ONE to WATCH

Belfast Telegraph - Weekend - - REPORTAGE - Burma With Si­mon Reeve starts on BBC Two to­mor­row, 9pm

Si­mon Reeve trav­els to Burma to wit­ness first-hand the im­pact of a bru­tal mil­i­tary op­er­a­tion that saw hun­dreds of thou­sands of eth­nic Ro­hingya Mus­lims driven from their homes. Barbara Ge­orge finds out more WHY DID NOW FEEL LIKE THE RIGHT TIME TO MAKE THIS SE­RIES?

In the last cou­ple of years, Burma (also called Myanmar) has prop­erly started to open up to trav­ellers. I felt it would be a fas­ci­nat­ing time to visit a coun­try that was go­ing through a process of huge change. We were plan­ning and talk­ing about these jour­neys be­fore the Ro­hingya catas­tro­phe be­gan to de­velop prop­erly last sum­mer, and then, when that hap­pened, we felt it was even more im­por­tant to try and go there, travel around and try to work out what on earth is go­ing on. We’ve tried to show other as­pects of life in Burma as well, and ex­plore other eth­nic ar­eas of the coun­try where sim­i­lar sit­u­a­tions have also been hap­pen­ing.

WHAT WAS IT LIKE SEE­ING THE RO­HINGYA CRI­SIS FIRST-HAND?

Noth­ing can ever re­ally pre­pare you for the over­whelm­ing emo­tions you feel when you are hear­ing the sto­ries of peo­ple who have suf­fered, and when you are see­ing, with your own eyes, im­mense hu­man dra­mas and tragedies play­ing out. I felt re­ally, deeply moved — and up­set and an­gry as well — by what I was see­ing. We weren’t able to go into the Ro­hingya ar­eas within Burma, so in­stead we trav­elled into Bangladesh and then dou­bled back, right up to the Burmese bor­der and vis­ited what is now the largest refugee camp in the world. There is sad­ness there, tragedy, cheeky chil­dren play­ing foot­ball — there is hu­mour amongst the dark­ness as well. There is all hu­man life.

CAN YOU TELL US ABOUT ANY DIF­FI­CULT MO­MENTS YOU EX­PE­RI­ENCED?

We came across this young guy, a Ro­hingya man, who had gone back across the bor­der to try and check on his farm in­side Burma. He had been caught by the Burmese mil­i­tary, very badly beaten up and threat­ened with his life. He had his skull frac­tured and crawled back across the bor­der — I had to treat him and ban­dage up his head, which was bleed­ing heav­ily, and then take him to a field hos­pi­tal. It was com­pletely sur­real, and very up­set­ting.

HOW SCARY WAS THIS TRIP COM­PARED WITH OTHERS YOU’VE EM­BARKED UPON?

There were cer­tain mo­ments of real fear and ter­ror. In the sec­ond pro­gramme, we cross into the east­ern part of Burma — we are sort of smug­gled across the bor­der and had to run through the jun­gle at night to evade army pa­trols. That was def­i­nitely a lump in the stom­ach sort of mo­ment. As was go­ing on pa­trol with the Shan State Army. They were very quick to tell us that they never know when they’re go­ing to have con­tact with the en­emy.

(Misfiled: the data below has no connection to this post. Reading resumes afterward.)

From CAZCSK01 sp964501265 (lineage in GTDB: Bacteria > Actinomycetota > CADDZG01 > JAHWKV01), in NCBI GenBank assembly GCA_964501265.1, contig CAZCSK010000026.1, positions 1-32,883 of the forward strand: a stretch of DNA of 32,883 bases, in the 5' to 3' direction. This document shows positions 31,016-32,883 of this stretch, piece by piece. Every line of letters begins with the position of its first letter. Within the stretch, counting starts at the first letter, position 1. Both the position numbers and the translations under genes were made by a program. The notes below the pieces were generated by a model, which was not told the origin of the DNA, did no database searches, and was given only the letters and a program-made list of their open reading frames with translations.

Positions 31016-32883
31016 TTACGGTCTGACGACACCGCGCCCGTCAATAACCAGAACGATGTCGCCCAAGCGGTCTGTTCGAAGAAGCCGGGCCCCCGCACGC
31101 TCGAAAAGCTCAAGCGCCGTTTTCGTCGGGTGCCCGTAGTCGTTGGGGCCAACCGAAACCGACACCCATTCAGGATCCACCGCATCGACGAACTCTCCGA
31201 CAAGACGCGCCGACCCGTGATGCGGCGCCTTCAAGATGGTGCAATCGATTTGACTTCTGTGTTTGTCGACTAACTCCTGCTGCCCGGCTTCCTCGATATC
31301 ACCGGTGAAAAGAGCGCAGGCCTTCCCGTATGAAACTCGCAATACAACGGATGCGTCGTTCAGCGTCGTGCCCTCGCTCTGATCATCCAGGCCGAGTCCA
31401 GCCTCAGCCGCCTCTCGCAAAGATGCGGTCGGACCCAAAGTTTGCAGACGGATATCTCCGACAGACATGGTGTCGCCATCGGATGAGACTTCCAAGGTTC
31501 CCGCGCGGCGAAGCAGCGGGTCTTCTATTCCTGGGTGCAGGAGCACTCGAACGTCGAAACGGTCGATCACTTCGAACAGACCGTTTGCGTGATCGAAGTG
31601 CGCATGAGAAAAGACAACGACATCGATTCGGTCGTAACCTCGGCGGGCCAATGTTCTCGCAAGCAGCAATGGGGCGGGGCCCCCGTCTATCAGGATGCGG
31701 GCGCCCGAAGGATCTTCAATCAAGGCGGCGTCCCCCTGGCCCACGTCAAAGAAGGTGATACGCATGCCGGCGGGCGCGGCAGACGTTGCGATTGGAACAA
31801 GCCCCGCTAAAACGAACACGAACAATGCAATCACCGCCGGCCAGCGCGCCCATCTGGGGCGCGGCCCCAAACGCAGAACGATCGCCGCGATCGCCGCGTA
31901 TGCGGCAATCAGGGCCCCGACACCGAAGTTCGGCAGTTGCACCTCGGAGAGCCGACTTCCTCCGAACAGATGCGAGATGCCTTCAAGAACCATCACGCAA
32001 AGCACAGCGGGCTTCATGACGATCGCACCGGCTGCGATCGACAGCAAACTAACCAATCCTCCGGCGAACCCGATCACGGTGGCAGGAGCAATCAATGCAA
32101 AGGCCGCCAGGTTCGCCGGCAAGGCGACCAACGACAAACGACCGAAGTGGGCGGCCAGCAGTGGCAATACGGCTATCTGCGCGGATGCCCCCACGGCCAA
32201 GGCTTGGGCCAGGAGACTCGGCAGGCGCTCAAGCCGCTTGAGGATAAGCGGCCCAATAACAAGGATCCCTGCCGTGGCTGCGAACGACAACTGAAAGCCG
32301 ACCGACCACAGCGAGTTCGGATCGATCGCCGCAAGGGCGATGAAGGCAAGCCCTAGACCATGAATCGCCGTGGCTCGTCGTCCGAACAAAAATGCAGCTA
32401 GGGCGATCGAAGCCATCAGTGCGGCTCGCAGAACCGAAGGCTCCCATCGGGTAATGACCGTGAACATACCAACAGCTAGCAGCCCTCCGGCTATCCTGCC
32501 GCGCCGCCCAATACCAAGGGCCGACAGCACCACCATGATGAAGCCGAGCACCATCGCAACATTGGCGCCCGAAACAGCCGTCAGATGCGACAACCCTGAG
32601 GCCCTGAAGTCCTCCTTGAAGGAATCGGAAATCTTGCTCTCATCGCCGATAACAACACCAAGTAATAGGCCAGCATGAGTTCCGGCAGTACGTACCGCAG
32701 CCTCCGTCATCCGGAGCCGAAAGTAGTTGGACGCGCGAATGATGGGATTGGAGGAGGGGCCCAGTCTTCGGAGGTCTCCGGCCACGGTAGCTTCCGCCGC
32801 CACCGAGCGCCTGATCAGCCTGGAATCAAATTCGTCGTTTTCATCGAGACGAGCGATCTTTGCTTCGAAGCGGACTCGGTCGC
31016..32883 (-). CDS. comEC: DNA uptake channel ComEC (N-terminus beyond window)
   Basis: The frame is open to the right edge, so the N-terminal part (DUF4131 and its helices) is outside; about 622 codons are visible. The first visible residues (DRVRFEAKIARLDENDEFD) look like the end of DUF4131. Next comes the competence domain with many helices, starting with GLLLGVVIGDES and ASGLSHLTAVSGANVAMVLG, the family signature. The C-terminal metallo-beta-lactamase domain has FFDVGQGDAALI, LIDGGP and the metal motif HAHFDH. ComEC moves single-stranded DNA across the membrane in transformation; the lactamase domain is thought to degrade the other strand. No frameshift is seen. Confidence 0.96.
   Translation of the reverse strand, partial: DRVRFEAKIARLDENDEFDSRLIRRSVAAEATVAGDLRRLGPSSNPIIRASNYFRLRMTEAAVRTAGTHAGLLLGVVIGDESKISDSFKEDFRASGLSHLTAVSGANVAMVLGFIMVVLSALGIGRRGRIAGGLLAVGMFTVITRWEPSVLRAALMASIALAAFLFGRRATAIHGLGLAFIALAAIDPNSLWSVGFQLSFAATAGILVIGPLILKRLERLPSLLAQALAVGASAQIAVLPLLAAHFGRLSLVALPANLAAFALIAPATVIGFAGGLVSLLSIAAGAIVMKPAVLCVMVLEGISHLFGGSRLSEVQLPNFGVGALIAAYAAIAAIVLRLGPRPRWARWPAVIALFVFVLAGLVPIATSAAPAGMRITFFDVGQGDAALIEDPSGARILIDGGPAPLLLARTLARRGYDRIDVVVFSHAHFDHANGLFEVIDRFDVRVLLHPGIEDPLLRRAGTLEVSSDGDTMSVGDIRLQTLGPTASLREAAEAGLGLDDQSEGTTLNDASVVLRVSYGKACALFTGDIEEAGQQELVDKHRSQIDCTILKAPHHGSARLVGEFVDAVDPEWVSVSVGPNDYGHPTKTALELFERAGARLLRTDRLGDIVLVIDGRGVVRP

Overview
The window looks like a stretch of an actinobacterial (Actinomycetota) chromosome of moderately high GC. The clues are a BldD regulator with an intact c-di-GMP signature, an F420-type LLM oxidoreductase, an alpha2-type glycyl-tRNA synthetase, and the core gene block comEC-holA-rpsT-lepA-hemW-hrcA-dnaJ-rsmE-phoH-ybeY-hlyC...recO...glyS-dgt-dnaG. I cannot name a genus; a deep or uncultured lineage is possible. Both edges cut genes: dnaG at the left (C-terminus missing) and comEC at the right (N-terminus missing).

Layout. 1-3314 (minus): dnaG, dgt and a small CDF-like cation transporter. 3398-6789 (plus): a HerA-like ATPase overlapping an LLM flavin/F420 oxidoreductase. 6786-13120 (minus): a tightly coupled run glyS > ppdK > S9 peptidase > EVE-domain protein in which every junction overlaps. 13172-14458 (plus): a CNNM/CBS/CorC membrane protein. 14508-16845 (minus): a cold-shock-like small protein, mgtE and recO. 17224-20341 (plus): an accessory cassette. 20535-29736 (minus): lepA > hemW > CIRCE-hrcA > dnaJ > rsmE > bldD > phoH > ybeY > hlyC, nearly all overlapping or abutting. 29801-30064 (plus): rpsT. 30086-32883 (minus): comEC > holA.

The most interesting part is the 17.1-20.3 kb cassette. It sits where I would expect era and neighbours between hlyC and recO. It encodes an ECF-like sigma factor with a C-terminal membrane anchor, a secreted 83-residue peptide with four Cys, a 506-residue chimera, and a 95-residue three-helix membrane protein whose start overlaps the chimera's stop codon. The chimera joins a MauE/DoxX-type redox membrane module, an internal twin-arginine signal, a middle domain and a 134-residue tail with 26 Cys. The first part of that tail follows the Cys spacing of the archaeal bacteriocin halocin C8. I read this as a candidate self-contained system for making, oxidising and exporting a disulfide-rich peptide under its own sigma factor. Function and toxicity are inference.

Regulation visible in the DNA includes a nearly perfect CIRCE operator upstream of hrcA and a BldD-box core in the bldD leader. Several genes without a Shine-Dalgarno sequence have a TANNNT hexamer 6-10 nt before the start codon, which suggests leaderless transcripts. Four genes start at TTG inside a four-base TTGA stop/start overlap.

HOW LONG ARE YOU USU­ALLY AWAY FILM­ING?

I tend to try and do three-week trips max­i­mum be­cause I have a seven-year-old son who I am slightly ob­sessed with and very keen to re­turn home to, so I can take him to Beavers and foot­ball.

DOES HE HAVE THE SAME AD­VEN­TUR­OUS STREAK AS YOU?

I hope not! I’m cer­tainly try­ing to dis­cour­age it. I want him to do in­ter­est­ing and ex­cit­ing things in life, and I have promised him a big present if he breaks a leg, or if he breaks any­thing, be­cause that will mean he is tak­ing ex­cit­ing risks. But my plan is to tether him to me later in life, so he can’t go off jol­ly­ing around the world. I will just bribe and black­mail him to stay at home, I think.

DOES BE­ING A DAD CHANGE THE WAY YOU WORK?

I don’t do crazily long trips any­more be­cause my first re­spon­si­bil­ity is to be a dad. And, al­though we are talk­ing about the danger­ous mo­ments in an ad­ven­ture I’ve had, gen­er­ally we try and re­duce the risks as much as pos­si­ble. We’re not bonkers — we wear seat belts and think about what we are do­ing and try and make sure we all come home safely.

DO YOU HOPE YOUR SHOWS IN­SPIRE VIEW­ERS TO TAKE MORE OF AN IN­TER­EST IN THE WORLD AROUND THEM?

Def­i­nitely. There is a risk that we’ve all evolved into think­ing hol­i­days should be about sit­ting by a pool. Get­ting out of a re­sort, and get­ting off the beaten track, push­ing our­selves out of our com­fort zones, is where the strong­est mem­o­ries and the most emo­tions and ex­pe­ri­ences lie. Take chances — don’t just go for the club sand­wich and get out and do stuff that your granny or grand­chil­dren wouldn’t nec­es­sar­ily ap­prove of. This is a safe and hos­pitable world, de­spite what the me­dia will some­times tell us. There has never been a bet­ter time to get out and ex­plore.

TREACH­ER­OUS TRIP: Si­mon Reeve in Burma

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